Gaby Schulemann-Maier, a globetrotting German naturalist, has taken the first photographs of Leptocoris toricollis in the wild. Gaby's straightforward observations and documentation of nature while on holiday in the Seychelles Islands is providing truly useful scientific information. The presence of nymphs and mating adults in the images gives us confidence that the serinethine plant they are on is a host. Gaby's images helped us distinguish the plant as Allophylus pervillei from the two other possible candidates on the islands, A. sechellensis and A. aldabrensis. It's certainly possible that L. toricollis is also feeding on A. sechellensis and A. aldabrensis on other Seychelles Islands, but this is a clear first host record.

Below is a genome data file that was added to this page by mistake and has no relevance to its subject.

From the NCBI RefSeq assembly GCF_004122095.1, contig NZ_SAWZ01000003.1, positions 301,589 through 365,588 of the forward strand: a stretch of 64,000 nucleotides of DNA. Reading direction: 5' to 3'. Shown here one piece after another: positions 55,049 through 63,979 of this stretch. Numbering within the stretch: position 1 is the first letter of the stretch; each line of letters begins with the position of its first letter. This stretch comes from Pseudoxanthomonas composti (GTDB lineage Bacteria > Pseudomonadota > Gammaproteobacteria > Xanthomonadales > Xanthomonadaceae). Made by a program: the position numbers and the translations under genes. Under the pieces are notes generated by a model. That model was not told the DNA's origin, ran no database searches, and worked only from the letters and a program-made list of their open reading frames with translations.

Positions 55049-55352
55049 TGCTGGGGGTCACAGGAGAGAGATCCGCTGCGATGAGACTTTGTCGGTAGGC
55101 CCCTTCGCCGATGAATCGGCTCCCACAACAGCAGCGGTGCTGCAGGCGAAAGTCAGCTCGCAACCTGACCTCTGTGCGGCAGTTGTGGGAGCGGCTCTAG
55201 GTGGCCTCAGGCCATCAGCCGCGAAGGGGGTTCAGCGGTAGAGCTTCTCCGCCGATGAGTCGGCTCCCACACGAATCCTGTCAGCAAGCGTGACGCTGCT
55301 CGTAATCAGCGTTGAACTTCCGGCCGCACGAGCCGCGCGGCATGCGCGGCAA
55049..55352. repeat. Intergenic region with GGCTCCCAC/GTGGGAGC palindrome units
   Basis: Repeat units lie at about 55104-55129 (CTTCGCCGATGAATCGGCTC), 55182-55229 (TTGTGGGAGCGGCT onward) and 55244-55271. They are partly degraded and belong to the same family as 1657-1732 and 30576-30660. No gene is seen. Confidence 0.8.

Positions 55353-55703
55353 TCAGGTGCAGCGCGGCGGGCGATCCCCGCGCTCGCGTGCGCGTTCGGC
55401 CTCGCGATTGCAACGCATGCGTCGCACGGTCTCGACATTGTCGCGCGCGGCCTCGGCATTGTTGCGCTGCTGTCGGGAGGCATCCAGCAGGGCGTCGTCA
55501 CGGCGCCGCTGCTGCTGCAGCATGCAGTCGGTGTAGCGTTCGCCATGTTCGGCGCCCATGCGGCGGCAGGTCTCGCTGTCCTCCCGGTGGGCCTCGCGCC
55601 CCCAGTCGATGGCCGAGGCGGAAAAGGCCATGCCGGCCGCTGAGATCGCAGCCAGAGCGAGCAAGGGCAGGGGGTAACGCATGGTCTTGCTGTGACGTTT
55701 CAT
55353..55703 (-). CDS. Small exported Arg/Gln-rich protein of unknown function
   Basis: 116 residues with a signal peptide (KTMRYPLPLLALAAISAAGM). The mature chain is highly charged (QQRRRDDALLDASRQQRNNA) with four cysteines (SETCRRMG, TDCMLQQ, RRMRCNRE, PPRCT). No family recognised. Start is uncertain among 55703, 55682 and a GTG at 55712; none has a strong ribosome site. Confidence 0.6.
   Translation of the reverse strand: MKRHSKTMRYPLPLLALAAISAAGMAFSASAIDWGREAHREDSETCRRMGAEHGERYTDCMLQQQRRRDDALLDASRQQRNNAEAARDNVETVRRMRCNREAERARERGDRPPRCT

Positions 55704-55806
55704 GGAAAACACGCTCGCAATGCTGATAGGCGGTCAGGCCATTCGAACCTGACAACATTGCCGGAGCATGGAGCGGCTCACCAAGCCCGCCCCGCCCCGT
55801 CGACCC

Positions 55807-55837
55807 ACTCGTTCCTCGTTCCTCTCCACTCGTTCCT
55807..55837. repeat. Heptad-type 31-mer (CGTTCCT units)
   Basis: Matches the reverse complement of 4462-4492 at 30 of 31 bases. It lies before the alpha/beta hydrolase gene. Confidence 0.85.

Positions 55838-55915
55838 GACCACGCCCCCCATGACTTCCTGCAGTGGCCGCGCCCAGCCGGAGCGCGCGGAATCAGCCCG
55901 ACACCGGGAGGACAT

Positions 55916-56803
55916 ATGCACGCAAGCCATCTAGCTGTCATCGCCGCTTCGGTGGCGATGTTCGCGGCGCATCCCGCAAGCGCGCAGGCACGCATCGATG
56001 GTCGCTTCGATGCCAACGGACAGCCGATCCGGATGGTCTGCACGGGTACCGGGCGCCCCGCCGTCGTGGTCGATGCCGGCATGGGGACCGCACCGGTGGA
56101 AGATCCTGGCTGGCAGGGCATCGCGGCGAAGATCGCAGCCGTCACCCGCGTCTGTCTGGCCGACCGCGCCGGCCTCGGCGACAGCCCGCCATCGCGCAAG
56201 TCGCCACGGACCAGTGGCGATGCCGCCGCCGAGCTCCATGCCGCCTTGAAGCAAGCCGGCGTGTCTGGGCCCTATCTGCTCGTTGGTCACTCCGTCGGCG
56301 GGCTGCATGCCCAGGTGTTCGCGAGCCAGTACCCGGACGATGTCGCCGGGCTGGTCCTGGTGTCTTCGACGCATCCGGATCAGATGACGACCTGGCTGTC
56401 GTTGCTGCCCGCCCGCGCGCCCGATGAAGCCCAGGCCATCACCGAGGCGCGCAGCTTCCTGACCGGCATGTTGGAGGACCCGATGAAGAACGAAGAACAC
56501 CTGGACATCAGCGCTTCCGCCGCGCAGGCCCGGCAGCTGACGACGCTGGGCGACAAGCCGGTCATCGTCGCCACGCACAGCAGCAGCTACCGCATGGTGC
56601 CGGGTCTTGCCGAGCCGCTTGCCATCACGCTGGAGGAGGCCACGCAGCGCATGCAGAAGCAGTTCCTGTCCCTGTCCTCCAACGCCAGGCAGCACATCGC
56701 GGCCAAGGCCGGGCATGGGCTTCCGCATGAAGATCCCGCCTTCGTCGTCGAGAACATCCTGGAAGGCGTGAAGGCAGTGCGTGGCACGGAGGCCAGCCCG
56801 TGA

Contributors like Gaby are filling in the gaps in knowledge of what is taking place across the globe. There are still many 'firsts' to be found and new host records to collect. Taking clear images of wildlife, taking note of the behaviors and interactions, and reaching out to scientists for identification is an important means by which scientific information is expanded. Informed of the value of her discovery Gaby writes "To be honest, I'm quite amazedů my pictures seem to be the first scientific photos of L. toricollis in nature. Maybe it's because most people don't have an eye for insects and therefore many species are simply not noticed even though they're there."
"Born in 1972 and I've loved nature since my childhood. In 1997 I got my diploma in physics and ever since, I love to watch nature and take photos as a hobby. First, I was just a birdwatcher, but in 2006 things changed. I became more and more familiar with other animals as well and learned more about insects. In 2008 I joined the community Enjoy Nature (Naturgucker) in German which I published many observations and photos"
You can visit Gaby's website here